Nested plots for vegetation sampling. In the left diagram, diamonds denote variable-radius plots (basal area factor of 2.296 m2 ha−1 [10 ft2 ac−1]) for sampling trees ≥ 10 cm diameter at breast height (dbh), spaced 40 m apart along transects (used for study site description). Large circles denote 40-m2 (radius of 3.57 m) sapling/shrub plots spaced 20 m apart along transects. Transects were spaced 20 m apart. In the right diagram, the circle represents a sapling/shrub plot (intersected by a transect) and a 2-m by 2-m quadrat to record percent cover of vascular vegetation and environmental variables. Quadrats were placed either to the upper right, upper left, lower right, or lower left of the sapling/shrub plot center. Canopy cover was measured at each corner of the quadrat, using a spherical densiometer.

i1939-747X-8-1-44-f02.tif

In the sapling/shrub plots, we recorded the number of living saplings and shrubs (woody plants < 10 cm (4 in) dbh and ≥ 1.37 m [4.5 ft] tall) by species. A sapling/shrub that produced multiple stems from the same rootstock (e.g., Amur honeysuckle and northern spicebush [Lindera benzoin (L.) Blume]) was recorded as a single individual. In the quadrats, we recorded number of living seedlings (woody stems < 1.37 m tall) by species and percent cover of living vascular herbaceous species, woody vines, shrubs, seedlings, saplings, coarse woody debris (CWD, midpoint diameter ≥ 10 cm), fine woody debris (FWD, midpoint diameter < 10 cm), dead leaves and herbaceous stems, and bare soil. Percent cover was categorized as follows: 1  =  at study site but outside quadrats, 2  =  0 to 1%, 3  =  1 to 2%, 4  =  2 to 5%, 5  =  5 to 10%, 6  =  10 to 25%, 7  =  25 to 50%, 8  =  50 to 75%, 9  =  75 to 95%, and 10 > 95% (modified from Peet et al. [1998]). Percent cover was recorded in two vertical strata: lower (0 to 1 m [0 to 3.3 ft) and upper (1.01 to 5 m [3.3 to 16.4 ft]). Percent cover estimates were performed by a single observer to reduce observer bias. Finally, we recorded total percent canopy cover at one meter above ground level using a spherical densiometer (Convex Model A, Forest Densiometers, Bartlesville, OK, USA) averaged from measurements taken at each of the four corners of the quadrat.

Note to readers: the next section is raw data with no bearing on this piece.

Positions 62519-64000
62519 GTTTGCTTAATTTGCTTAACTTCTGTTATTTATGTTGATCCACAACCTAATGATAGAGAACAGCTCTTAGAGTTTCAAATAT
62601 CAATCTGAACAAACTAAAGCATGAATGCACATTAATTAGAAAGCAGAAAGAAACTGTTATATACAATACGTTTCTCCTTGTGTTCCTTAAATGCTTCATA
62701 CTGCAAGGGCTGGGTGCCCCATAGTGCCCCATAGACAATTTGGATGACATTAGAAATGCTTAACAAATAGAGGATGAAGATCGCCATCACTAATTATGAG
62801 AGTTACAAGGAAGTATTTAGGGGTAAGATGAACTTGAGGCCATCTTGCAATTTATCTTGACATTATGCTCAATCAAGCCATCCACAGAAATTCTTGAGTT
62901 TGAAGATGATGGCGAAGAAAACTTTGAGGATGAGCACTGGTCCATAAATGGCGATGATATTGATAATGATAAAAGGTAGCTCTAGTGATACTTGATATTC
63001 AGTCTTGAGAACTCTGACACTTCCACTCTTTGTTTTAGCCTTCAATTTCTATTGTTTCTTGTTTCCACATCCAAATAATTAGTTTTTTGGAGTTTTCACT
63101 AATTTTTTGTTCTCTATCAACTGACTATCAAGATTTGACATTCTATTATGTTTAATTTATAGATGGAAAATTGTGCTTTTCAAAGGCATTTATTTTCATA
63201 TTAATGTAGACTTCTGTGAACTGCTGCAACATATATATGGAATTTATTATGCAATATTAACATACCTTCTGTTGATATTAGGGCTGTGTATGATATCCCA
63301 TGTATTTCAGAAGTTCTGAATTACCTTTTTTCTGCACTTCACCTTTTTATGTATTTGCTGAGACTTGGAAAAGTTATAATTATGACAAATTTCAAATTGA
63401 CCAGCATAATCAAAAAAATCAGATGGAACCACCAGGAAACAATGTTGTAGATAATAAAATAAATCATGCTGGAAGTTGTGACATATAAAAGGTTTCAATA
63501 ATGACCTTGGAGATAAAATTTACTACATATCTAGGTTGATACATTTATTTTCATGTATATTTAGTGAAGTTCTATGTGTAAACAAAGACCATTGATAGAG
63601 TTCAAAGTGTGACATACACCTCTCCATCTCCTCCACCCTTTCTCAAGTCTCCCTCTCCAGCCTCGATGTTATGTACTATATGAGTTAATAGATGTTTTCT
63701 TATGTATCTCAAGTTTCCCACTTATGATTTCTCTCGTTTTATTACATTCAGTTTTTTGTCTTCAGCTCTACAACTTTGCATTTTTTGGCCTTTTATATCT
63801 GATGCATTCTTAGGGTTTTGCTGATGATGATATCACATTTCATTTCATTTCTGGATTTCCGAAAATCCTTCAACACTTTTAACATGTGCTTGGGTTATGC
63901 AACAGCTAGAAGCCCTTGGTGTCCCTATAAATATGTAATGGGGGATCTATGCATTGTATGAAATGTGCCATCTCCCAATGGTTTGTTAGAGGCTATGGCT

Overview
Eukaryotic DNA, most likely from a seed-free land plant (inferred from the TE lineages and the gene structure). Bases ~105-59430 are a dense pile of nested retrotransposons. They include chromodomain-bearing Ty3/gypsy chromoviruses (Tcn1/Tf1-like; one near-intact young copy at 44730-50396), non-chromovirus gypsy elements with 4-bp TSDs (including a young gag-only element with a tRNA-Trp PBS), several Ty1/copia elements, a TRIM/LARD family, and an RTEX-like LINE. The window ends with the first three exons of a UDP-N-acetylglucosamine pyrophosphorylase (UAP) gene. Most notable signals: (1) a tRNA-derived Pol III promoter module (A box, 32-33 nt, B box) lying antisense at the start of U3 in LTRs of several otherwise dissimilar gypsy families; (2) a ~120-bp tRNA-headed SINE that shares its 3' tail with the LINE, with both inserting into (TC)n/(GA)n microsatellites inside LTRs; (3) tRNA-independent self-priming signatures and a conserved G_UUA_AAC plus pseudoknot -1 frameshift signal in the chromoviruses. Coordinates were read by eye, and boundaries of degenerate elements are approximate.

Additional data were collected for a subset of Amur honeysuckle individuals in the sapling/shrub plots. Specifically, each sapling/shrub plot was divided into four quadrants and the following information was collected for the largest Amur honeysuckle individual (based on diameter at ground level) in each of those four quadrants: diameter at ground level just above the root burl (diaburl; cm), number of living basal stems (nstem), diameter of largest basal stem (diabasal; cm), height (ht; m), and distance to the overstory drip line of the nearest forest edge (edge; m).

Data were collected in 2010 at FNR Farm, Fowler, Ft. Harrison, Hawthorn, Pond 5A, Pond 5B, Pursell, Ross, and RR, and in 2011 at Leuck, Martell, and Meigs. During each year, quadrats were visited in early May to coincide with the growth of spring-flowering herbaceous plants and again in July-August to coincide with growth of summer ground-layer species. Density data for woody stems in quadrats were collected only during the summer sampling period. Sapling/shrub plots were also only visited once in September. We were unable to classify some taxa to species because distinguishable features were not consistently present at all study sites. For those taxa, we grouped them into multiple-species groups or classified them to genus.

Data Analyses

For percent cover data collected in quadrats, we calculated total percent cover and mean percent cover by taxon/variable, quadrat, and study site. Mean percent cover values were calculated separately for each season (spring, summer) and vertical stratum (lower, upper). All mean values were calculated based on midpoint values from the percent cover classes. We also calculated mean individuals ha−1 by taxon and study site for woody taxa in the seedling layer and sapling layer. We calculated Importance Values (IV) for herbaceous vegetation, vines, and environmental variables observed in the lower vertical stratum, for woody individuals observed in the seedling layer, and for woody individuals observed in the sapling layer at each study site. Importance values for each herb/vine taxon and each environmental variable were calculated as IV  =  ([{mean percent cover + frequency based on plots at a given study site}/2] × 100); spring and summer observations were examined separately. For woody individuals in the seedling and sapling layers, IV  =  ([{relative density + frequency based on plots at a given study site}/2] × 100).